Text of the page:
For Joe Boucher, the winding path that led him to Roanoke College, the entertainment industry, and back again began with lacrosse.
Boucher was born and raised in Queens, New York. As a teenager, he got into lacrosse, and the sport led him to Roanoke College.
“We had a good lacrosse program here, that’s how I got introduced to the school,” Boucher said. “That was in fall of 1983.”
The sport was far from his only interest. Boucher was a business major, with a focus in accounting. He gave tours of the campus, which he had never seen before opting to attend.
“I hadn’t visited a lot of campuses,” Boucher said. “The financial aid came through, and this was in the range of what I could afford. I’d seen the brochure and it looked beautiful.”
Boucher was developing another interest during his time at Roanoke College, one that would bring him to California and land him in a new career: film.
Boucher’s road to the entertainment industry began with an article in Newsday, about a group of lacrosse players from Long Island playing for the U.S. National team. An idea for a film began to form in his mind, and he decided he would go to Hollywood, and try to make it.
“I called my mom, and told her I wanted to go to L.A. to make a film, and she said she thought it was a great idea,” Boucher said.
That was Boucher’s junior year at Roanoke College. During his senior year, Boucher started taking theatre arts classes, as the school didn’t have any sort of film program at the time. After graduation, Boucher went back to Queens for a few weeks, and bought a one-way plane ticket to L.A.
From there, he did a few odd jobs, selling cars and working at a gym, before showing up at the Fox Studios lot and, in his own words, talking his way into a mail room job.
Boucher worked in the mail room for 9 months. Then, as it often does, luck entered the picture in the form of the 1988 Writers’ Guild of America strike.
“I kind of had a pick of jobs. It was a good time,” Boucher said. “When the writers go on strike, and production shuts down, everyone kind of disperses, and goes back to grad school or back home to work for the family business.”
Boucher found a job working for Gracie Films, the company founded by director and producer James L. Brooks.
Brooks was a famed television producer with a long career, producing major titles like “The Mary Tyler Moore Show” and “Taxi.” By the ’80s, he was mostly working in film, but was making a slight move back into television, producing “The Tracey Ullman Show.”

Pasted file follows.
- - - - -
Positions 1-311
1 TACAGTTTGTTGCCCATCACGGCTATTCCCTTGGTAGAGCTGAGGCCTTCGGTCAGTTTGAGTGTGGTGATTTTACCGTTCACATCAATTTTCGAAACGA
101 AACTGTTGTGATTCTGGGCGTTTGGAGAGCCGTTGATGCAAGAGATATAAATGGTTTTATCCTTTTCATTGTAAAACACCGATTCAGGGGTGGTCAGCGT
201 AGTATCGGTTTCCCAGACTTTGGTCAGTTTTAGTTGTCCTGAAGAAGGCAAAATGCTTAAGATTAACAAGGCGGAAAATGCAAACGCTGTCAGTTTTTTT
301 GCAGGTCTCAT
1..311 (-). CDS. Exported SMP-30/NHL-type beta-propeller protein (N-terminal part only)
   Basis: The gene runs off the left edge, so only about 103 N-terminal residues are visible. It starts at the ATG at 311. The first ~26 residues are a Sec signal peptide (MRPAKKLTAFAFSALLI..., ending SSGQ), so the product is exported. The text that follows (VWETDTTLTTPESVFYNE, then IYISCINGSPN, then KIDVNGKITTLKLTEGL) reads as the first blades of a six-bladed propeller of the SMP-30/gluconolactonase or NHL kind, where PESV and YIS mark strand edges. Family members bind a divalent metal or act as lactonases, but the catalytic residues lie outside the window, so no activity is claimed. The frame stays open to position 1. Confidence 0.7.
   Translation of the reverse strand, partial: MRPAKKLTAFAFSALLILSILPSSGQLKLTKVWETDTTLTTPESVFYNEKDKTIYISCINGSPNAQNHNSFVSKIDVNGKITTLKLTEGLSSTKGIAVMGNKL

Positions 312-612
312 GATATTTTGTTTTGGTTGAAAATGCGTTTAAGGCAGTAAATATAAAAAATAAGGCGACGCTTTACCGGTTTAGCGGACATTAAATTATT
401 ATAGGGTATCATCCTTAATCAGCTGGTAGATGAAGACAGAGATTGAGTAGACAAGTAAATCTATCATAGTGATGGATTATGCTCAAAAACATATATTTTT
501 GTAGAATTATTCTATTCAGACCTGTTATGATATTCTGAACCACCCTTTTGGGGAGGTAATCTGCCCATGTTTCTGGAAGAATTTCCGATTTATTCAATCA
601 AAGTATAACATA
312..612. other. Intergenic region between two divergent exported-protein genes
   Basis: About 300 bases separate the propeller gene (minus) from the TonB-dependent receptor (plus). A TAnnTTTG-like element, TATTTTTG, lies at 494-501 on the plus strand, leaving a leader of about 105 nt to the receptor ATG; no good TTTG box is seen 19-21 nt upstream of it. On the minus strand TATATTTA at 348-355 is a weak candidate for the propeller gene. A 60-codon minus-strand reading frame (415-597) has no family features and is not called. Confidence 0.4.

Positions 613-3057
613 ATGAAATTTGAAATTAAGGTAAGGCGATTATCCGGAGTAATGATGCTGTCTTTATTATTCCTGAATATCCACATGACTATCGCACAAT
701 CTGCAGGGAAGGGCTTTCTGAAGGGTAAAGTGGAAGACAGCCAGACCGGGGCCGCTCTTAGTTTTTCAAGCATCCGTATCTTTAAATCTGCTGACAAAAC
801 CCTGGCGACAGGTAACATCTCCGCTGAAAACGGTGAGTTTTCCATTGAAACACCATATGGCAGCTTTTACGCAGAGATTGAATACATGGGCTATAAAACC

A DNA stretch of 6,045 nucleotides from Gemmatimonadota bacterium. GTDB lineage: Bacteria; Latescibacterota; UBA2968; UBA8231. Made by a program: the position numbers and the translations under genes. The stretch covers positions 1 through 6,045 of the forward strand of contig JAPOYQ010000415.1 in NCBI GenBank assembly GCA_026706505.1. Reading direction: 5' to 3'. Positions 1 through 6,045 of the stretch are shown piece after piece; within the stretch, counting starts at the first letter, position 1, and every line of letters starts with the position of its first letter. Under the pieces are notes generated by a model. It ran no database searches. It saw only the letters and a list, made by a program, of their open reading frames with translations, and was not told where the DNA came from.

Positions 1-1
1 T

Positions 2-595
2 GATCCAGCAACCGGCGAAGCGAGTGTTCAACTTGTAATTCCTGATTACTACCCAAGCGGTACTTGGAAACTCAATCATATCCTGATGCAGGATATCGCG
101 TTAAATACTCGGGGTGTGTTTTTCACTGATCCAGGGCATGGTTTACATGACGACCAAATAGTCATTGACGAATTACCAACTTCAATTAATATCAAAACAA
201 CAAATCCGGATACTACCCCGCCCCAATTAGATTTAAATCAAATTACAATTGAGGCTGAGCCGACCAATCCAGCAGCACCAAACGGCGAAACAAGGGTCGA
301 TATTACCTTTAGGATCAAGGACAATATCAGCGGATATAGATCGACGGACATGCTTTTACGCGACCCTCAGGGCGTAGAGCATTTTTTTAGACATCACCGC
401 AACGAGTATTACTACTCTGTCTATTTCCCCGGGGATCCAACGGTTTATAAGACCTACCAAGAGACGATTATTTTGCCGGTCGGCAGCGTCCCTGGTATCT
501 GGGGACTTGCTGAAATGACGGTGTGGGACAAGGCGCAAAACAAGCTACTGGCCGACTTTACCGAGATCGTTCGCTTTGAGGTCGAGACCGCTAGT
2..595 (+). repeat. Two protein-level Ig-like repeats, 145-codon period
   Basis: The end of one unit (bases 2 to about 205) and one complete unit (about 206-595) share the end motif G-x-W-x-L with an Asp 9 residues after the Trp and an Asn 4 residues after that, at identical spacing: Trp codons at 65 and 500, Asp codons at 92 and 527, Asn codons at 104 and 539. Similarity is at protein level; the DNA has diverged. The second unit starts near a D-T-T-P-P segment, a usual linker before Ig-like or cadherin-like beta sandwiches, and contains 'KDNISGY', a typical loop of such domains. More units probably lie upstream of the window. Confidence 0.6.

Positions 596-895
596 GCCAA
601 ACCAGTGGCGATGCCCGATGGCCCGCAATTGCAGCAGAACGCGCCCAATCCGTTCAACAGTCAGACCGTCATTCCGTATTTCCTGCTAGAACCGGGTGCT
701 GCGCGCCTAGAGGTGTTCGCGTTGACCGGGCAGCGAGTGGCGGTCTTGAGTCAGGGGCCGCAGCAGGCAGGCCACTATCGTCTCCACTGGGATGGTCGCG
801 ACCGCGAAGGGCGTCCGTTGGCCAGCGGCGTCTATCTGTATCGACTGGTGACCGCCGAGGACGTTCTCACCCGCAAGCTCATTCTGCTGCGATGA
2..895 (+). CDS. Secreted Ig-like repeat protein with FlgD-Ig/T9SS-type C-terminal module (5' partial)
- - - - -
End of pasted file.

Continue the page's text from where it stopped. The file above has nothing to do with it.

Boucher found himself working on a small production team involved in a popular segment from “The Tracey Ullman Show,” an animated portion called “The Simpsons.”
When “The Simpsons” was greenlit for a 13-episode spinoff, Boucher was one of the original six-person team involved in the production.
“The Simpsons” was an immediate runaway success, eventually becoming one of the longest-running TV shows in history. Boucher served as a producer and post-production supervisor on the show for its first six years.
“It was a good opportunity for me to use a lot of my different skills,” Boucher said. “Whether it was management skills, finance skills, some art skills, or people skills.”
After leaving “The Simpsons,” Boucher went on to serve as a producer on another classic animated series, “King of the Hill.”
Boucher spent 13 years working on “King of the Hill,” taking regular trips with the writing and production team to West Texas, where the show was based, to ensure the tone and content were correct.
“It’s funny how we got the vibe right, considering most of us were from New York or L.A. or other places like that,” Boucher said.
While working in L.A., Boucher began to get back into lacrosse, coaching a kids’ team after having children of his own.
The coaching served as a gateway, leading him toward a new career in education.
“After like, 25 years of being self-centered about my own career, it felt like a good time to try to give something back.”
When a job opened up for “Director of Student Life” at Roanoke College, Boucher jumped at the opportunity. For some time, the school had been interested in him returning to start a Media Arts Program, and he was interested in the chance to come back.
“I felt like I wanted to come back home, and at that time, Roanoke College felt like as close as I could get,” Boucher said. “Most of my family had dispersed from Queens.”
Boucher came back to Roanoke College in 2012, and by 2015, had established a film festival with some of his students, the Basically Tarantino Film Festival.
Every year since, with the exception of 2020, students have produced films for the festival, with a maximum run-time of 12 minutes, and a requirement that students incorporate two lines of dialogue and two props that change each year.
“The students came up with the Tarantino idea, and some copying his style more seriously than others,” Boucher said. “Some of the students will always take it as an opportunity to make their own style of film, regardless of the ‘Tarantino’ theme.”
The film festival is entering its seventh year, with the public showcase set for 7 p.m. Monday at the Grandin Theatre in Roanoke. Following that, before the end of the semester, school administration will vote on whether or not to officially begin a “film studies” degree program.
And finally, after 30 years in the making, Boucher is hoping to begin production on the lacrosse film he’s had planned since his path to L.A. started. The hope is to begin work on the film next year.
“It’s hard to explain how I came back,” Boucher said. “I always loved films, but a lot of it, I think I’d credit to lacrosse. Lacrosse has always seemed like a really spiritual thing to me.”